checks between January 1, 2011, and November of 2012,11 obtaining
at least $111,302.15. ¶ 49. Silver did not owe money to any of
the payees on these checks, and at no time did Silver authorize
Cheek to sign Silver’s name, draw, or indorse any of these
Silver first discovered Cheek’s check fraud scheme on
November 24, 2012, several years after the scheme had started in
Silver immediately met with a PNC branch manager12 (“the
Manager”), who reviewed Silver’s accounts and the alleged
unauthorized checks for the three to four months prior.
Manager was “surprised and shocked that the instruments were
honored” by PNC and accepted by Wells Fargo. ¶ 33. The Manager
called his wife, who currently worked, or had just left her
“‘Drawee/ means a person ordered in a draft to make
payment.” § 3-103(a)(2).
“‘Payor bank’ means a bank that is the drawee of a draft.
At this time, Silver is unable to identify specific forged
checks before 2011.
“[B]elieved to have been Michael Stein.” ¶ 33.
employment, for Wells Fargo, and the Manager determined that
“the fraudulent check deposits had been
made in violation of
several of Wells Fargo’s banking procedures.” Id.
The Manager referred the matter to Robert Smetzer (“Mr.
Smetzer”), Assistant Vice President/Senior Fraud Investigator
The Manager told Silver that PNC would do as much as
it could to help Silver recoup his losses.
However, on January
11, 2013, Mr. Smetzer sent Silver a letter indicating that PNC
was not going to take action on the alleged fraudulent activity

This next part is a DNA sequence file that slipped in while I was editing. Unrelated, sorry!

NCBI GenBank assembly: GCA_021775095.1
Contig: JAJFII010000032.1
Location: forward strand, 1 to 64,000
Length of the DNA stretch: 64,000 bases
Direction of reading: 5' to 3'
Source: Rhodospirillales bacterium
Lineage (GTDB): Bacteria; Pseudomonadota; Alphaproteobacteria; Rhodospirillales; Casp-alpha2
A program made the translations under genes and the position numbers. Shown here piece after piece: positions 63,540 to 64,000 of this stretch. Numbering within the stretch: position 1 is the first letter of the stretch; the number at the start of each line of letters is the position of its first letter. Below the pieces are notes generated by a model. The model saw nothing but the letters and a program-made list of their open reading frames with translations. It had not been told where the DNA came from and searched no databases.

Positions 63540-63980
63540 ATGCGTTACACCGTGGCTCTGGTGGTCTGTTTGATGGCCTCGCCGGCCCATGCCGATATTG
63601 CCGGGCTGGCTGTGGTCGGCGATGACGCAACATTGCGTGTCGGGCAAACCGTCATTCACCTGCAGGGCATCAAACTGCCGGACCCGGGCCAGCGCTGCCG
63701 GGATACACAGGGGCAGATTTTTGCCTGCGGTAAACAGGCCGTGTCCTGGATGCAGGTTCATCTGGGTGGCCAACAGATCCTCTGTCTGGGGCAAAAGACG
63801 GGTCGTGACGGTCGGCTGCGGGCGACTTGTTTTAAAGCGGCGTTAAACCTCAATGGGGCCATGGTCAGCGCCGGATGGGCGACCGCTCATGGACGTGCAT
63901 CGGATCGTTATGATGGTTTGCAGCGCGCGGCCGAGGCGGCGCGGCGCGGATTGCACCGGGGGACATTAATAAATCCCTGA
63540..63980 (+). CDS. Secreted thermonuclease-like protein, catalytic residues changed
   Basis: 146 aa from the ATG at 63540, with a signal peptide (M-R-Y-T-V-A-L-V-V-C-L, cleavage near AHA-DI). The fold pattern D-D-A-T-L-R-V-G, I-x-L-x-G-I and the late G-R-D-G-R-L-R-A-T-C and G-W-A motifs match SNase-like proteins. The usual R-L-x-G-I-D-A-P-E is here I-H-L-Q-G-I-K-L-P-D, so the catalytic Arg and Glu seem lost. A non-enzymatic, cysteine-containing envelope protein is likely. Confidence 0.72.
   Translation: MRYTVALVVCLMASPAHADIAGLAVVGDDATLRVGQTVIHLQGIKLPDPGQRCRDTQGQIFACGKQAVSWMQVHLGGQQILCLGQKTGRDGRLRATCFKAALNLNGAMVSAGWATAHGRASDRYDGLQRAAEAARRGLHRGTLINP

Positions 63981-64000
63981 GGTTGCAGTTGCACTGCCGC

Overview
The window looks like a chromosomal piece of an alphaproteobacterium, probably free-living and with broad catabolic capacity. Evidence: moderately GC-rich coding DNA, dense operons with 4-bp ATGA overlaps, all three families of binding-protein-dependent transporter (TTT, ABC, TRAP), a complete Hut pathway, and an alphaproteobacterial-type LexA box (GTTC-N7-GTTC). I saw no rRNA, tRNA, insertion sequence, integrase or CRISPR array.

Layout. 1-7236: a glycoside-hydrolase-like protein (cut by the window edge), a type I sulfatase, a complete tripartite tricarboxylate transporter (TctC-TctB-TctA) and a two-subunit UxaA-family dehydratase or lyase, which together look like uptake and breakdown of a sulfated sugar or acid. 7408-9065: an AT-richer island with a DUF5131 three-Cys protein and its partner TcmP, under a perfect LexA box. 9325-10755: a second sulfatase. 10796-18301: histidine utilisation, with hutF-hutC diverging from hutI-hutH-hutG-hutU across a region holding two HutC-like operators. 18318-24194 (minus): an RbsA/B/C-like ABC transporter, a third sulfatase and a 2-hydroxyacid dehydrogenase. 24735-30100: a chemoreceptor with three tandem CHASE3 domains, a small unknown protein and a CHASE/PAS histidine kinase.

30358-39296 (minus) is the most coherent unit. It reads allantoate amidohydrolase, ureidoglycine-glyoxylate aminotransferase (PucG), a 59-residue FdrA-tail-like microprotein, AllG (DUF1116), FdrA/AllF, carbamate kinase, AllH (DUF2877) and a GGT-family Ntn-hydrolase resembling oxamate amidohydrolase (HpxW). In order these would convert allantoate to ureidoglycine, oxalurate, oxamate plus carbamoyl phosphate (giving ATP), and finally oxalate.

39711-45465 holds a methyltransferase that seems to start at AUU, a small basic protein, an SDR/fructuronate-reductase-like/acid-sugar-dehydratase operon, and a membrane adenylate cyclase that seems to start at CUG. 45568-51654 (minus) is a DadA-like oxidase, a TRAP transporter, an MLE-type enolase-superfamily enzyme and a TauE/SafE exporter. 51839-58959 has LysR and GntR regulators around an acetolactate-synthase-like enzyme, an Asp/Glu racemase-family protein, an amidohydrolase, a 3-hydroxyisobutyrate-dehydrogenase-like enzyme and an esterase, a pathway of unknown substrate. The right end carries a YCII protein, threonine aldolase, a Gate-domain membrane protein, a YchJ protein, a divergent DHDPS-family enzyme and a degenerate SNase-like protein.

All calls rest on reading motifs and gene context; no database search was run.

or try to recoup any money from Wells Fargo.
Neither PNC nor Wells Fargo have paid or credited Silver
the amounts charged against his account due to the check fraud
B. Procedural Posture
Silver filed this lawsuit in the Circuit Court for
Baltimore County, Maryland on November 23, 2015.
A Notice of
Removal was filed properly on February 10, 2016. [ECF No. 1].
On November 29, 2016, this Court dismissed the Complaint by
the November Order [ECF No. 34].
However, in its Memorandum and
Order the Court stated that “Plaintiff may, by January 15, 2017
file an Amended Complaint. Id. at 23. Plaintiff filed the
Amended Complaint [ECF No. 35] on January 17, 2017.13
In the Amended Complaint, Silver asserts claims against the
Defendants in ten Counts:
Lack of Ordinary Care and Good
Faith – Violation of Md. Code
Ann., Com. Law §§ 3-404, 3-405,
Breach of Presentment Warranties
– Violation of Md. Code Ann.,
Com. Law §§ 3-417, 4-208
Breach of Contract
Negligence as to PNC
Negligence as to Wells Fargo
Strict Liability - Violation of
Md. Code Ann., Com. Law
§§ 3-403, 4-401
Negligent Hiring and/or
Retention of Employees
Count VIII: Constructive Fraud
Conversion - Violation of
Md. Code Ann., Com. Law
[ECF No. 35].
Maryland Uniform Commercial Code Claims
The Amended Complaint presents statutory (UCC) claims14 for
On March 9, 2017, the Court entered a Judgment Order [ECF
No. 45] against Plaintiff for failure to file a timely response
to the instant Motions to Dismiss the Amended Complaint. [ECF
No. 44]. However, on March 14, 2017, the Court granted
Plaintiff’s Motion for Relief from the [Judgment] Order [ECF No.
46] and granted Plaintiff additional time to respond to the
dismissal motions. See Order Reopening Case [ECF No. 47].
lack of ordinary care (Count I), breach of presentment
warranties (Count II), strict liability for wrongful payment
(Count VI), and conversion (Count X) under Titles 3 and 4 of the
In the Motions to Dismiss, Defendants contend that (1)
Silver’s allegations fail to plead plausible claims, (2) no
cause of action exists against one or both banks for breach of
presentment warranty, conversion, violation of UCC § 4-401, and
common law negligence, and (3) the UCC statute of limitations,